Dundee United and St Johnstone could still kick off in a 14-team top flight, with the SPFL asking clubs to consider introducing an expanded Premiership.
The move comes after the failure to garner enough support for Hearts owner Ann Budge’s suggestion for three divisions of 14, and a proposal from Rangers to have an 18-team bottom tier involving colts teams from themselves and Celtic.
Both ideas were doomed to fail because they effectively consigned six teams to playing in the bottom division, who would be in League One under the scenario put forward by the SPFL hierarchy.
The move has been described as a permanent fix, after a number of clubs baulked at Budge’s two-year plan, which would have resulted in mass relegation in two years’ time.
However, the likes of Aberdeen, while happy with a temporary solution to the predicament facing relegated clubs, have previously indicated that they do not believe a crisis is the right time to make lasting decisions on league structure.
Budge has threatened legal action if Hearts are relegated as a result of the decision to end the season early, a fate also awaiting Partick Thistle and Stranraer if no reconstruction is passed.
The revised plan would see Highland League champions Brora Rangers and Lowland League winners Kelty Hearts join the SPFL with no relegation in any division and the respective runners-up – Inverness, Falkirk and Edinburgh City – all gaining promotion.
Clubs have been asked to give their opinion on the proposal by Monday with the possibility of a formal vote to follow in the next week.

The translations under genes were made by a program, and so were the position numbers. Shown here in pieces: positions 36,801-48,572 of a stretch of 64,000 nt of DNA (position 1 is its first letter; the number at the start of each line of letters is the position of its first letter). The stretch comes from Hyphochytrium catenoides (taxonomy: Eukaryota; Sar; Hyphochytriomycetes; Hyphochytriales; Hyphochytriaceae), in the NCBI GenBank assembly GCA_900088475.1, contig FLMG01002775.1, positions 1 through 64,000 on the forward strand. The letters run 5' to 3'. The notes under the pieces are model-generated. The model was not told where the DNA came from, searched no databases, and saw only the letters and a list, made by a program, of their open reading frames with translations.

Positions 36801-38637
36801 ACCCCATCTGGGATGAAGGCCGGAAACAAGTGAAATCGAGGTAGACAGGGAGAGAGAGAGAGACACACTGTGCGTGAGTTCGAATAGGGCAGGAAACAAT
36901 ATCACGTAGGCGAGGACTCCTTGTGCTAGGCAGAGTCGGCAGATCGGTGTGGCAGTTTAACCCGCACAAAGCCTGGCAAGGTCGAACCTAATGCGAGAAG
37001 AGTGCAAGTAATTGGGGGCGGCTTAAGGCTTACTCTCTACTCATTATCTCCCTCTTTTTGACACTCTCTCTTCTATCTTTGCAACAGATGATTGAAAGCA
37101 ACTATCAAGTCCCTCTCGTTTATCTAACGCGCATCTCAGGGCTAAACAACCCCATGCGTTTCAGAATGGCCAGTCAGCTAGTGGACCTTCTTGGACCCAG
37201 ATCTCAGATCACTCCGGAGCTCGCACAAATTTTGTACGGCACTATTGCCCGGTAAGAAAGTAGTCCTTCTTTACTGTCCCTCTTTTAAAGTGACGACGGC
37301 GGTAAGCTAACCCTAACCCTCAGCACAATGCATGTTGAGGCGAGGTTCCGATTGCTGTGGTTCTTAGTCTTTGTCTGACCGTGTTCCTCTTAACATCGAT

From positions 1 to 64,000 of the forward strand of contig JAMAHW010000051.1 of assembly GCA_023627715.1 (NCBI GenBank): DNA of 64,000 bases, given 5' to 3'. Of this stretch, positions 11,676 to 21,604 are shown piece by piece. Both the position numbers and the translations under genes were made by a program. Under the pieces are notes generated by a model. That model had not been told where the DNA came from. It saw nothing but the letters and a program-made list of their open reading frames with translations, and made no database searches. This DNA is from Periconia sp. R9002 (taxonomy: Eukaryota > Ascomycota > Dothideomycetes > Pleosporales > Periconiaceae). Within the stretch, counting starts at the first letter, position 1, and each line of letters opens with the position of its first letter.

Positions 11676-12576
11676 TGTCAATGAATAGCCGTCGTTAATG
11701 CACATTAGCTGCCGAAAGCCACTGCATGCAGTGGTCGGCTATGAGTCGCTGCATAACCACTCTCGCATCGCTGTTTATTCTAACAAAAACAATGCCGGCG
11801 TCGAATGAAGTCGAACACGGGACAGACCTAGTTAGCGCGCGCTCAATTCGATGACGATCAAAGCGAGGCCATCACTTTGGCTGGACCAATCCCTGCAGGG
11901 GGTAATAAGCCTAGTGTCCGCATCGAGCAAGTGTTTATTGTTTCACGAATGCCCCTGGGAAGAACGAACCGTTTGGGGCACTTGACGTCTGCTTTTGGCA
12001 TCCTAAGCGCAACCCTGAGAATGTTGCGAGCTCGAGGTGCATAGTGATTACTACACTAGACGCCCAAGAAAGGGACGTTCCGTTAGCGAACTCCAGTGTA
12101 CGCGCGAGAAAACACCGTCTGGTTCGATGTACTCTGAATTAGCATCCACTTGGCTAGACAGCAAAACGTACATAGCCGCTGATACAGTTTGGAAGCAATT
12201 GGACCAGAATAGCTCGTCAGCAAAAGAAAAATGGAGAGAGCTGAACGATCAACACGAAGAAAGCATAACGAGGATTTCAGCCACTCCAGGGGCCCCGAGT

A 14-team top flight would likely involve a split into a top six and a bottom eight, resulting in some Premiership teams playing four more games than others.
SPFL chief executive Neil Doncaster said: “We’ve been consulting with our clubs regarding possible reconstruction in recent weeks and asked all 42 clubs to give their views.
“Now that 41 out of 42 clubs have responded, it is clear that there is enough support for a permanent 14-10-10-10 structure to merit a second consultation stage and we have written to clubs asking for an indicative ‘vote’ on whether that is something they would vote in favour of if it was included in a detailed formal resolution.
“It’s important to underline that this is not a binding vote and is intended only to steer the board on whether to put forward a formal resolution for voting on, or not.
“Understandably, the consultation exercise confirmed there is sympathy for those clubs relegated at the end of Season 2019/20, but also that there is no reasonable prospect of clubs approving a temporary reconstruction solution.
“However, the board has judged there is sufficient support for a permanent change to merit this second stage of consultation.
“As ever, it will be up to the clubs to decide whether or not to support this proposal and we will be guided by the democratic outcome of the process. We are understandably keen to get clarity one way or another at the start of next week, as the timescales are extremely tight and we are faced with the additional complexities of resuming the season, caused by Covid-19.”